We reported in September last year (Telehealth and Broadband in Australia) that the cost of the National Broadband Network in Australia was being debated with telehealth being proposed as a potential justification. The Australian broadband rollout was very ambitious with fibre to the premises (FTTP), one of the costliest solutions, as the target. The Government has now lowered its sights and does not expect to connect all premises with FTTP.
Recently a series of questions were raised in the Australian Parliament on both the status of telehealth in Australia and the broadband programme and what impact, if any, the latter has on the first. The written reply from the Australian Department of Health is not unexpected and enlightening.
The questions were focussed on the benefits of telehealth on dementia diagnosis and treatment as well as the general care of the elderly and any impact of the reduced broadband target. The DoH has responded that “telehealth services can be delivered by a range of broadband access technologies”. Following several telehealth pilots which were originally run in areas where FTTP was available, the Australian Government has expanded the range of broadband services that can be used in the pilots. Currently nine such pilots are being funded and use “any fit for purpose broadband connection”.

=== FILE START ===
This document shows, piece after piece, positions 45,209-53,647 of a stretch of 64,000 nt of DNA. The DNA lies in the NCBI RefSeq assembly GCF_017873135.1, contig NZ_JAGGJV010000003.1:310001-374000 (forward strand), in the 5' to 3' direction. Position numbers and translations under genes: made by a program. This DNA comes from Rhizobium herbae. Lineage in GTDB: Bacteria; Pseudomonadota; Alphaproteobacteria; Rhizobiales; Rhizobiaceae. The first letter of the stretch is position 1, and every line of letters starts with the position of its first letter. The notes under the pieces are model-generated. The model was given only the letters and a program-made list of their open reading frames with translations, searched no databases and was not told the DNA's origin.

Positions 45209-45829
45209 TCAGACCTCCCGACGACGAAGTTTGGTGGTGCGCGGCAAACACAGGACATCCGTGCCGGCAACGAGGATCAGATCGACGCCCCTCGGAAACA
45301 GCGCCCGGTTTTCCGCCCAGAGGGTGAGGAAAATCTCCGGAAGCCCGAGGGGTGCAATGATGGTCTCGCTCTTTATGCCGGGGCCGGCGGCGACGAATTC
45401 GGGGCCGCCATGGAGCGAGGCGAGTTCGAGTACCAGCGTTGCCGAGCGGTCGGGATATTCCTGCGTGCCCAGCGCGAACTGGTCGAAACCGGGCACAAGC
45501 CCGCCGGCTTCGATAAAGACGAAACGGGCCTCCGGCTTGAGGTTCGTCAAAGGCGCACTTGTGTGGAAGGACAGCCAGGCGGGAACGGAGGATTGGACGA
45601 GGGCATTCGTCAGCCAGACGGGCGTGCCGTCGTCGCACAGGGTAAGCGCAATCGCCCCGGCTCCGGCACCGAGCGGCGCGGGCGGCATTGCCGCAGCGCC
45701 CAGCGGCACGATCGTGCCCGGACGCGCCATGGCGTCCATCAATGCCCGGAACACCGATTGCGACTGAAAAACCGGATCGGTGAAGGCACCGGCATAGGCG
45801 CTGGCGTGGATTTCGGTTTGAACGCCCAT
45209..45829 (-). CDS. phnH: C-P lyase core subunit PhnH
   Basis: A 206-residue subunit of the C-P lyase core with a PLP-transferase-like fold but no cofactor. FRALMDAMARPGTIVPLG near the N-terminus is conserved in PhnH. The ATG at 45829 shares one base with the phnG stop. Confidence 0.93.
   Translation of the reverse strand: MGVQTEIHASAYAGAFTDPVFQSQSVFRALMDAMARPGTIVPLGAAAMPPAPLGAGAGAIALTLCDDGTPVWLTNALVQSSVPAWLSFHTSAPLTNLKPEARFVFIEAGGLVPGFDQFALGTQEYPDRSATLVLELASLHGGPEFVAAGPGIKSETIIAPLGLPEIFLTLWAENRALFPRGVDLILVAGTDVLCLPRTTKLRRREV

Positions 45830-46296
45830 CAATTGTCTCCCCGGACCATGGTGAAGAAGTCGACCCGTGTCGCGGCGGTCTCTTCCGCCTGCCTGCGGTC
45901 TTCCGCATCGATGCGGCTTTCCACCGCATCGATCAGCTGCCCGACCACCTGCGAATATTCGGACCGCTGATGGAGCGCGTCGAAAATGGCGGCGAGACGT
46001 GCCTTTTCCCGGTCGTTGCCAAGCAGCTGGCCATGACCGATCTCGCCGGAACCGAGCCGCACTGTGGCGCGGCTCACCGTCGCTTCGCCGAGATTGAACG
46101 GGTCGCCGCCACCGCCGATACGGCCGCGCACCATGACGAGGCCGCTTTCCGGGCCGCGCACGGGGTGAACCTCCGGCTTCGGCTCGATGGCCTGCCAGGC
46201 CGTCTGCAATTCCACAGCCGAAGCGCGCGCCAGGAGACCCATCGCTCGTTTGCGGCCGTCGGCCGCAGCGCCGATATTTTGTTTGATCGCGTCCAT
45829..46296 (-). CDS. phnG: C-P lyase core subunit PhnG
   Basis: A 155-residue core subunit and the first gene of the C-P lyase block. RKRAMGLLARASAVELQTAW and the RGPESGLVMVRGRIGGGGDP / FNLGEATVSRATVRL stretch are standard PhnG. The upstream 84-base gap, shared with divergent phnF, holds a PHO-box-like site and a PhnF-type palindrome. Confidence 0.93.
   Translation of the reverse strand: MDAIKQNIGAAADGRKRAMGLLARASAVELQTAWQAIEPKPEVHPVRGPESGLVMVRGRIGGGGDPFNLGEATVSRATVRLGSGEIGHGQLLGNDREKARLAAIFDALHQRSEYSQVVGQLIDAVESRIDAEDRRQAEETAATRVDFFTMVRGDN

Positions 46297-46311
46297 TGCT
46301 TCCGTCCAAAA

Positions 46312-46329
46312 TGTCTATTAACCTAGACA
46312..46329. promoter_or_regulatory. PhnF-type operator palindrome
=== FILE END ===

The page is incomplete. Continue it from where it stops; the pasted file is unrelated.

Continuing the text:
Additionally the response gives some insight into the situations where telehealth is being applied – by no means all videconferencing! “… to provide healthcare services via telehealth to the person’s home, particularly in aged care, cancer care and palliative care. The services being delivered include vital sign monitoring, video conferencing with a healthcare provider, eye screening, palliative care monitoring and rehabilitation services” says one of the replies.